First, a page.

We had hoped that relevant political lessons, both for ourselves and for the cleaners, would emerge from the experience of the campaign. These lessons have emerged with a vengeance.
The first lesson is that cuts in public expenditure will be concentrated on those least able to resist them, they will be more effective, and more difficult to resist, when they don't involve sackings, but rely instead on 'natural wastage', that is not replacing workers who leave jobs, and on the exercise of managerial authority to pass the increased work-load on to those remaining. They can be countered by determined union action, but this requires both the active solidarity of all the workers involved, and consistent support from their trade unions. In this, as in so many cases, the employer could rely on the collusion of the unions in carrying out their attack on workers' jobs and conditions. 'Moderation' in presenting workers' demands is coupled with 'responsibility' to the employers' requirements.
The second lesson is that women workers, including part-time workers, are eager to gain the protection of a trade union, however limited one might see this to be. Given the support of their union, they are capable of joining together to defend themselves against attacks on their pay and conditions of work. It is extremely difficult to take on both the trade unions and their employers. Without union support they fear dismissal, tend to defer to the authority of management, and can more easily be divided against one another. The separation of cleaners into small groups, working in a number of separate buildings, and coming together only to collect their keys and pay packets, makes solidarity more difficult, and the exploitation of resentments and rivalries among the cleaners much easier.
The cleaners' lack of confidence in themselves extends to their relations with union officials as well as with their employers. Union officials tend to adopt a patronising attitude tc the cleaners, They saw the women as lacking the knowledge to understand the full complexities of union affairs. Thus they would need to be instructed and advised by union officials. The cleaners did not necessarily accept the advice, nor trust the motives of officials, even of their own union, the TGWU. But they could not directly challenge the advice and instructions of union officials any more than of University administrators. They therefore looked to us, the authors of this account, to act both as an alternative source of advice, and as intermediaries between them and the union officials. And for their part, union officials found it easier to deal with us than to discuss, problems directly with the cleaners.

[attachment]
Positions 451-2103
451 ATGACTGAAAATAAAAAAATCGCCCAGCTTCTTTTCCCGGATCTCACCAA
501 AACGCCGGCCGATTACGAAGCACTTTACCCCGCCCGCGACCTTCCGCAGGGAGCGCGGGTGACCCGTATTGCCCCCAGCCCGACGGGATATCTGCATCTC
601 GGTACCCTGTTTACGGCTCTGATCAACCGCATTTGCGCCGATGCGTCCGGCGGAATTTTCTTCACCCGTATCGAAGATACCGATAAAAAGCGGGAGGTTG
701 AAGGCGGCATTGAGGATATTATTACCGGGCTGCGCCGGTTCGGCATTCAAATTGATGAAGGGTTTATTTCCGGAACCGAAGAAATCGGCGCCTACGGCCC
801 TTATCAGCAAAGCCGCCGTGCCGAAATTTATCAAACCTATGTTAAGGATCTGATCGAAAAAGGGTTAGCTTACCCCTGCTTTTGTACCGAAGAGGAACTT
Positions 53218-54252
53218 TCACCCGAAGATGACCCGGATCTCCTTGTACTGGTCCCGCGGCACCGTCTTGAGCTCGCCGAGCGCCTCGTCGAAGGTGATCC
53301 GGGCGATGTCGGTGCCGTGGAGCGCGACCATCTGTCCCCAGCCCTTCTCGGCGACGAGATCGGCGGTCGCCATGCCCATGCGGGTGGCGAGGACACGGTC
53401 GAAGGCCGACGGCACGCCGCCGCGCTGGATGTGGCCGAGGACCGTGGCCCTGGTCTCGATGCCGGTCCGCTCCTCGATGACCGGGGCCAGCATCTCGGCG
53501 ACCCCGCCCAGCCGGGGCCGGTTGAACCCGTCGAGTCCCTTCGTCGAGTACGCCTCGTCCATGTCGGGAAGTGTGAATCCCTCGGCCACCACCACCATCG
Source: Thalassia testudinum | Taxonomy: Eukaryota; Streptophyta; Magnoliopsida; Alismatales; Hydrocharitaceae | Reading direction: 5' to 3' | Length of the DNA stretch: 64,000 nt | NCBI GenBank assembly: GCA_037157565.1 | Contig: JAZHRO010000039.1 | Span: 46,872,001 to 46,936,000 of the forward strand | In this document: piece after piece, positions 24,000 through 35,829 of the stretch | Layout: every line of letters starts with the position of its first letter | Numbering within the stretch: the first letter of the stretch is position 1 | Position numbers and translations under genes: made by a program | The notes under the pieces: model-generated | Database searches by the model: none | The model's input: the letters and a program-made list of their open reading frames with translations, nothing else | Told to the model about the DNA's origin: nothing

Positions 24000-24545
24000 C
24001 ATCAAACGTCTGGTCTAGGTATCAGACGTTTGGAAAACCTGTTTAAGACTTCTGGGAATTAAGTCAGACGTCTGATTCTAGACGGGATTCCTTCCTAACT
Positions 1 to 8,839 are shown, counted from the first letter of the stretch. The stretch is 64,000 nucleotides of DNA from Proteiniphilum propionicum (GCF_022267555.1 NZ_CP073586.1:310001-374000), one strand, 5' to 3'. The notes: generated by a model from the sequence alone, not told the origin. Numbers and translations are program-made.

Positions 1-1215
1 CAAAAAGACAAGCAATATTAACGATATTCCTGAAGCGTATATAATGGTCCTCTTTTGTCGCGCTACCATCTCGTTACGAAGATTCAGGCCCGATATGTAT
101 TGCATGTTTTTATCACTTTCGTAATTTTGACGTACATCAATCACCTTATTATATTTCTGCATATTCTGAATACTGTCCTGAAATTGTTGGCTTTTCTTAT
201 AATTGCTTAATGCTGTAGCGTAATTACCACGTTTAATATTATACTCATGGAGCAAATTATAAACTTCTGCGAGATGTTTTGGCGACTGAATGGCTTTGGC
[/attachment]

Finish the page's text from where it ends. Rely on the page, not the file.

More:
There was a clear difference in the cleaners' attitudes towards the two of us, one male and a lecturer, the other female and a student. They saw the woman as a valued friend and. ally. They deferred to the man and his opinions and looked to him for leadership. This was in part a matter of academic status. But it tied in clearly with a more widespread deference to male authority, whether exercised by friend or foe. When both of us left Durham in July, 1975, it was more difficult for the branch to deal with its own union officials, more so perhaps than with the University. Branch organisation needs to recognise these difficulties, and also take account of the particular problems, regarding times of meetings and isolation from other workers, which may face part-time workers. In large impersonal union branches, dominated by other, predominantly male, workers, part-time women workers will feel themselves to be outsiders. Only with their own branch, or sub-branch, can they be sure that their own particular problems and circumstances will be taken account of.
But obviously these problems go beyond the forms of union organisation. The women cleaners lacked confidence in their own judgement and capacity to act, both because they were women, and because they were "uneducated". It is not that they lacked the capacity to identify their own grievances and problems. They had a shrewd appreciation of the University and its workings, and of their own strengths and weaknesses. It is rather that school had taught them they were failures. And their employer, the University, is the pinnacle of a system which defines some as knowledgeable and intelligent, by defining others including the cleaners as ignorant. The problem is not so much an educational one as a political one. A class society must, via its education system, separate those who are to hold positions of power from those who are to sell their labour. Given the dominant criterion of success, the latter will fail, and will perceive themselves as failures. In the case of the Durham cleaners, their employers and union officials found it easy to mystify them with bureaucratic and official language and apparently authoritative sounding pronouncements. This problem is not peculiar to the Durham cleaners: it is common to all working class people in struggle.